Over time, the fine dust problem multiplies. The fine dust particles missed by your dust collection system remain in your shop, ready to be stirred into a dust cloud by the slightest movement of air; you'll add to the problem every time you use your shop.
The answer is air filtration. An air filtration system picks up where your other dust collection efforts leave off by continuously scouring the air in your shop of tiny airborne dust particles. Like dust collectors, the performance of an air filtration system is measured by the volume of air the unit will move in cubic feet per minute (cfm). To be effective, an air filtration device should be rated to cycle through the entire volume of air in your shop 6 to 8 times per hour. The Jet AFS-1100B Air Filtration System, for example, has a maximum setting of 1044 cfm, which means that it will filter entire volume of air in a 20' X 20' shop more than 12 times per hour. Like many air filtration units, it has a built-in timer with settings for 2, 4 and 8 hours, making it a very convenient system to use - just flip the switch when you walk into your shop and forget about it.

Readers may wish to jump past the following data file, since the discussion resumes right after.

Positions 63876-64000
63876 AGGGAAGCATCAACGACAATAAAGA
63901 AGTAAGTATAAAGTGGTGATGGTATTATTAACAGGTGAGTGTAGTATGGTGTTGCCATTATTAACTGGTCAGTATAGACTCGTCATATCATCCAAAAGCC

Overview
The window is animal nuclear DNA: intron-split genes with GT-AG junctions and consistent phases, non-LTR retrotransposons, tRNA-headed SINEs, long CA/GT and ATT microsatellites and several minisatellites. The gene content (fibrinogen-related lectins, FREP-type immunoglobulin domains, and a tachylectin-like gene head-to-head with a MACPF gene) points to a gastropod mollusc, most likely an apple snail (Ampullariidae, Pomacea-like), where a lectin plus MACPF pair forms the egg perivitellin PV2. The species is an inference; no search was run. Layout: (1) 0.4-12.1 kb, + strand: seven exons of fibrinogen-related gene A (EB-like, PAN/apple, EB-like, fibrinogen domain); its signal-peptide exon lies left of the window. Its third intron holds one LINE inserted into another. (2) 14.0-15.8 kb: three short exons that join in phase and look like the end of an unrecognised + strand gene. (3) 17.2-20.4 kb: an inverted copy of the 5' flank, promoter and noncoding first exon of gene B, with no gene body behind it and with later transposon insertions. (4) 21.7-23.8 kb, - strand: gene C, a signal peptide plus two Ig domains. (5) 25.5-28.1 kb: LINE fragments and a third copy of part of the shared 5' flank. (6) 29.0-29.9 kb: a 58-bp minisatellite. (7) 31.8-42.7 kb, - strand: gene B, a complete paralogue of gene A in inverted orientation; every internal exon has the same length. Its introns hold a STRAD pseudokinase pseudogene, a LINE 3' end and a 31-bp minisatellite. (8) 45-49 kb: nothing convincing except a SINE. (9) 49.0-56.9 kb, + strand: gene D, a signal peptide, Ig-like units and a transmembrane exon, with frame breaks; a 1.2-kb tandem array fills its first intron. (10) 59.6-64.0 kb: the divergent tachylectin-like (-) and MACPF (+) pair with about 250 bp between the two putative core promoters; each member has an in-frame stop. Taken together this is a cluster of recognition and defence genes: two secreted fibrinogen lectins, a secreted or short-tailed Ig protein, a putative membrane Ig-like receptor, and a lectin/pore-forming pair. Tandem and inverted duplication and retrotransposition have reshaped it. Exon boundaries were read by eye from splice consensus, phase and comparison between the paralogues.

Even with dust collection and air filtration in your shop, some woodworking tasks – such as belt sanding or sawing MDF – generate enough fine dust to require the additional protection of a dust mask or respirator. Disposable dust masks are a lower-cost option, but be sure they have two straps and are rated at least for N95 filtration. When using disposable masks, make sure to crimp the nose tab to conform tightly to your face. A tight seal is crucial. If fogging of glasses or goggles is a problem, masks with exhaust valves are available. Washable cloth-style dust masks such as the Dust Bee Gone™ masks also offer excellent protection and reduced fogging, and they're reusable. Again, just be sure you're able to get a tight seal. For serious respiratory protection, powered air-purifying respirators such as the Trend® Airshield enclose the user's face behind a shield and circulate filtered air continuously though the sealed space. These also are a good option for woodworkers whose facial hair make it difficult to get a tight seal with regular masks. (For more, see "Dealing with Fine Woodshop Dust: Personal Respiratory Protection.")